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School Board member Steve Gallon, at left, and superintendent of schools Alberto CarvalhoEXPAND
School Board member Steve Gallon, at left, and superintendent of schools Alberto Carvalho
Courtesy Miami-Dade School Board

Miami-Dade Must Pay High School Coaches More UPDATED

For too many years, coaches at Miami-Dade Public Schools have put in long hours working for peanuts. In many instances, the small amount they earn vanishes when they purchase food and clothing for their athletes. Sometimes they even cover light bills and copayments for doctor visits.

This week the School Board can take the first step toward paying the coaches what they deserve. 

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School Board member Dr. Steve Gallon III wants to start a study now — in consultation with the teachers union — to give coaches the raise they deserve.

Miami-Dade high school teachers make about $43,000 per year on average. Football coaches, who receive the biggest supplements for work with athletes, get $4,700 or so beyond that, according to the Gainesville Sun. This totals about $48,000 per year — for men and women who are among the most likely in the nation to send players to college and the NFL.

That is far less than salaries in school districts around the state and in Alabama, Georgia, and Texas, where football coaches in particular are paid ridiculous money. In the Lone Star State, each of the top ten high school football coaches makes more than $124,000 a year, according to an analysis by Miami-Dade Public Schools staff.

While paying six-figure sums is excessive, Miami's coaches have at least earned the right to be paid salaries that reflect the market. According to the analysis, 19 other Florida school districts — not including large districts such as Broward, Palm Beach, and Orange Counties — pay coaches more than Miami-Dade, where the cost of living is the among the highest in the nation. In tiny Bay County, for example, where living costs are much lower than Miami, a head football coach’s starting salary is $63,000 and can reach up to $82,219.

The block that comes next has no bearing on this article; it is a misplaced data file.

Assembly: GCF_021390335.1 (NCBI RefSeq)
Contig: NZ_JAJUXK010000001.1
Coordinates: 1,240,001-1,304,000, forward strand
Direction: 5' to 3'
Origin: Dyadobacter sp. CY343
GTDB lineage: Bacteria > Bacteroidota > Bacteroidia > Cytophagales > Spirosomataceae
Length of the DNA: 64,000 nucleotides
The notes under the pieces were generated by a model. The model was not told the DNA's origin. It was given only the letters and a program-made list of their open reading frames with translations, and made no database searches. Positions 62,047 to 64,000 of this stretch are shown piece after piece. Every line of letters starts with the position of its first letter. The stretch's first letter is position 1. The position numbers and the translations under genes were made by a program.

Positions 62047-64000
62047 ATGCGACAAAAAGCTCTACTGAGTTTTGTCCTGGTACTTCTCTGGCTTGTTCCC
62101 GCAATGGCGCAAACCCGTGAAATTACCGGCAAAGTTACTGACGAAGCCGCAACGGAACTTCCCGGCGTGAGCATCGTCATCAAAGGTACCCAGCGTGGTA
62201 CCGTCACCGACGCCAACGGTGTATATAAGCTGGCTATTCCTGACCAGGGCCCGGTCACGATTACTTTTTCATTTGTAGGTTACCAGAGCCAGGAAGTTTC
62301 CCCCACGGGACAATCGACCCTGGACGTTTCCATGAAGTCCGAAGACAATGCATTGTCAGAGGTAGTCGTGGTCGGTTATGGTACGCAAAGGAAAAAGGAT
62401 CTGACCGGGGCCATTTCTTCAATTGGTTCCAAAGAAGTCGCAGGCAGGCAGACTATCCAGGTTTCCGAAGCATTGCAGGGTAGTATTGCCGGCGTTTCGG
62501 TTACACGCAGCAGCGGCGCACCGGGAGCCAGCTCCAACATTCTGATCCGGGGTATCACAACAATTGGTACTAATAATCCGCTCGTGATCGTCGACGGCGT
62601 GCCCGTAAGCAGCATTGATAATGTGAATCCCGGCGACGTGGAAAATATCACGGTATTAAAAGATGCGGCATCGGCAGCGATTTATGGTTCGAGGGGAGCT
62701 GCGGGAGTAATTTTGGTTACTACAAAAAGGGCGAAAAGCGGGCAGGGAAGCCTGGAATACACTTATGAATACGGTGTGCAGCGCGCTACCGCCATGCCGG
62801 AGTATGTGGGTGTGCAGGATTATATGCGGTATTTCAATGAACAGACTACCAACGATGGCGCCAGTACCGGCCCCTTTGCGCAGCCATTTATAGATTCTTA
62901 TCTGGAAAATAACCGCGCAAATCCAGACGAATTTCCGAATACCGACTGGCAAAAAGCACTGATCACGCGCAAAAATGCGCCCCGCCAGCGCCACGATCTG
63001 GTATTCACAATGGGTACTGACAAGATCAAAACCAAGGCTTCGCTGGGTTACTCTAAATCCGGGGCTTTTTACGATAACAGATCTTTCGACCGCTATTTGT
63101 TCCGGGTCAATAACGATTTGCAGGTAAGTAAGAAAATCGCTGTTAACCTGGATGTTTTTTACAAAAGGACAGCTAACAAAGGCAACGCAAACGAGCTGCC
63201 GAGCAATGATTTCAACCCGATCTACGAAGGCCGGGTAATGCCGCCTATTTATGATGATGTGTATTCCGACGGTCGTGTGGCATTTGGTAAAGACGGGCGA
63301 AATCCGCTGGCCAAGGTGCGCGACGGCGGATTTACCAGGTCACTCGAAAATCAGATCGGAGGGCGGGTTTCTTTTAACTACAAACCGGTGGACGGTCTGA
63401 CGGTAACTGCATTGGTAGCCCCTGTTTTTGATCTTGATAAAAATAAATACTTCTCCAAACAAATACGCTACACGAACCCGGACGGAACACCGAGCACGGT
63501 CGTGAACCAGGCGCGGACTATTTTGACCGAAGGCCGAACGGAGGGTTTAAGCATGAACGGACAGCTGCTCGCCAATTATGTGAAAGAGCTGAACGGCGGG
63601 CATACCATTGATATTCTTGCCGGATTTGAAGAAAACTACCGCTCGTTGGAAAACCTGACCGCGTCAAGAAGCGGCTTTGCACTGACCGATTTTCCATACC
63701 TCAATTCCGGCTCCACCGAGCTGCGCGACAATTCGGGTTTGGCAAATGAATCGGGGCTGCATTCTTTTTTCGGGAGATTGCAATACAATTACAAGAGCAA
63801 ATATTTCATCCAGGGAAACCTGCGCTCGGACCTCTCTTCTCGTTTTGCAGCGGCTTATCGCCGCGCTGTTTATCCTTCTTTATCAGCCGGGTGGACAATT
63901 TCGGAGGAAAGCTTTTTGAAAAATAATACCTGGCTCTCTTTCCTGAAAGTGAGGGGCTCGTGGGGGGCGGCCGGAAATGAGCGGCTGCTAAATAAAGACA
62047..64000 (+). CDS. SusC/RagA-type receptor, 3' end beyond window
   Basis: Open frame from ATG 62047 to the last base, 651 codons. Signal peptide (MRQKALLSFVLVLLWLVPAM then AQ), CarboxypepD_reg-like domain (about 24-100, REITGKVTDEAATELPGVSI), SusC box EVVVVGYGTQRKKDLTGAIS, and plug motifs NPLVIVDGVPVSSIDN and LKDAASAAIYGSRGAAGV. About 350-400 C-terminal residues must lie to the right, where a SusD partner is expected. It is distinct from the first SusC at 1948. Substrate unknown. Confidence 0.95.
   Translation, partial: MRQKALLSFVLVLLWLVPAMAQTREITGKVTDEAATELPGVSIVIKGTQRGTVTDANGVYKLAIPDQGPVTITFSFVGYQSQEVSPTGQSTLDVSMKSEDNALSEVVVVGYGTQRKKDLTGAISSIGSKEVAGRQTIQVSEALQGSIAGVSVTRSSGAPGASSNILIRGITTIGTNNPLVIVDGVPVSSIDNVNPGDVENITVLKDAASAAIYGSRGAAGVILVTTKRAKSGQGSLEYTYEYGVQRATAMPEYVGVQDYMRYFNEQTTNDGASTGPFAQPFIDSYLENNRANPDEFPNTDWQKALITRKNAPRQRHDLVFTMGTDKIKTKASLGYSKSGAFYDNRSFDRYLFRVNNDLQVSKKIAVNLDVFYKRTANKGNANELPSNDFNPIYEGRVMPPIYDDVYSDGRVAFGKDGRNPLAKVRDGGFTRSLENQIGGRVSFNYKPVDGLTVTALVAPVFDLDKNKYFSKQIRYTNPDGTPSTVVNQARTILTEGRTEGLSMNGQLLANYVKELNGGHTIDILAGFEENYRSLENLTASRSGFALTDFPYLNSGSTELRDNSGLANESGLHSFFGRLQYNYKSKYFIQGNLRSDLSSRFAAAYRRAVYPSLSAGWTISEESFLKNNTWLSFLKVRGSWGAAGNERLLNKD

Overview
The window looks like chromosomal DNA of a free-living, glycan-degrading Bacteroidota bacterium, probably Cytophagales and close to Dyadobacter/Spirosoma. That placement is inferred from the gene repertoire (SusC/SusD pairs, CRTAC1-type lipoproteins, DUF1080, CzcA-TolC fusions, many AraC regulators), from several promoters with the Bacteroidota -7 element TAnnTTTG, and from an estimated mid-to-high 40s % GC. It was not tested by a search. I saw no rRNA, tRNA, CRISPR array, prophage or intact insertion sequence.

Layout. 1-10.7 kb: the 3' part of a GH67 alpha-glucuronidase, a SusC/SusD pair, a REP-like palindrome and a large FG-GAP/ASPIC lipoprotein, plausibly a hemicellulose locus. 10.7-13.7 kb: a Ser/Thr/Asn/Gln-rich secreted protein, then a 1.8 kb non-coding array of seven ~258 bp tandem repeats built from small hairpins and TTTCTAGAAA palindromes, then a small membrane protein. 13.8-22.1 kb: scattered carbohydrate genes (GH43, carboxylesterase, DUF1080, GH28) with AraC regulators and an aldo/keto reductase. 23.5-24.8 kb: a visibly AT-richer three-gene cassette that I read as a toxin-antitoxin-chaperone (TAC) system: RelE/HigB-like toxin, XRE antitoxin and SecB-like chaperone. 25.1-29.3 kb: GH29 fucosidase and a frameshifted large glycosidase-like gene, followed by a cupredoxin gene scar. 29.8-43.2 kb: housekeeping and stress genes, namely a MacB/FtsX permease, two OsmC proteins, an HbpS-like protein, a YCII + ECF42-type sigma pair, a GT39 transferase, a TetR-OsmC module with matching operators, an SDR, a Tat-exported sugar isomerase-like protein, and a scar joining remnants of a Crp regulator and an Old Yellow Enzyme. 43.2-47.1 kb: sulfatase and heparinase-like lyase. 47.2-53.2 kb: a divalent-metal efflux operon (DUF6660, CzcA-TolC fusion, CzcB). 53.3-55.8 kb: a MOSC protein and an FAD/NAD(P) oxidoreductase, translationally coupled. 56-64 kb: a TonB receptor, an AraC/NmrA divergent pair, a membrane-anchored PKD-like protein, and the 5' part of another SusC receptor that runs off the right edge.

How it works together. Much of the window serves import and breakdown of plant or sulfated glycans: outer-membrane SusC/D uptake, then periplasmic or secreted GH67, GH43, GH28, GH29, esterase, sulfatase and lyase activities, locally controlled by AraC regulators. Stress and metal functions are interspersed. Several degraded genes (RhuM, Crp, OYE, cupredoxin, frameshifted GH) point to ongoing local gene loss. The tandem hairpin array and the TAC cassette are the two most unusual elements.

Because of the disparity, coaches are leaving Miami-Dade for other school districts in Florida and Southern states, or taking jobs at major universities. Consider, for instance, the case of Telly Lockette, the former championship coach at Miami Central High who left to become a University of Central Florida assistant coach in 2013. Today, Lockette coaches tight ends at Florida State University.

Gallon's proposal directs superintendent Alberto Carvalho to work with the United Teachers of Dade to come up with a proposal for the School Board that can be approved in June — in time for next school year’s budget. The proposal is to include not just those who coach football, but also track and field, volleyball, basketball, soccer, swimming, and more.

Many coaches do more than just sports. I know. I am a volunteer coach at Miami Edison High School. We make sure student-athletes maintain good grades, train their bodies, and pursue scholarships.

I wrote a column back in 2010 advocating for higher coaches' salaries. Now It’s time to give them their due.

The meeting is scheduled for 11 a.m. Wednesday, February 13, at the county school administration building, 1450 NE Second Ave.

Update: The school board unanimously approved the measure.

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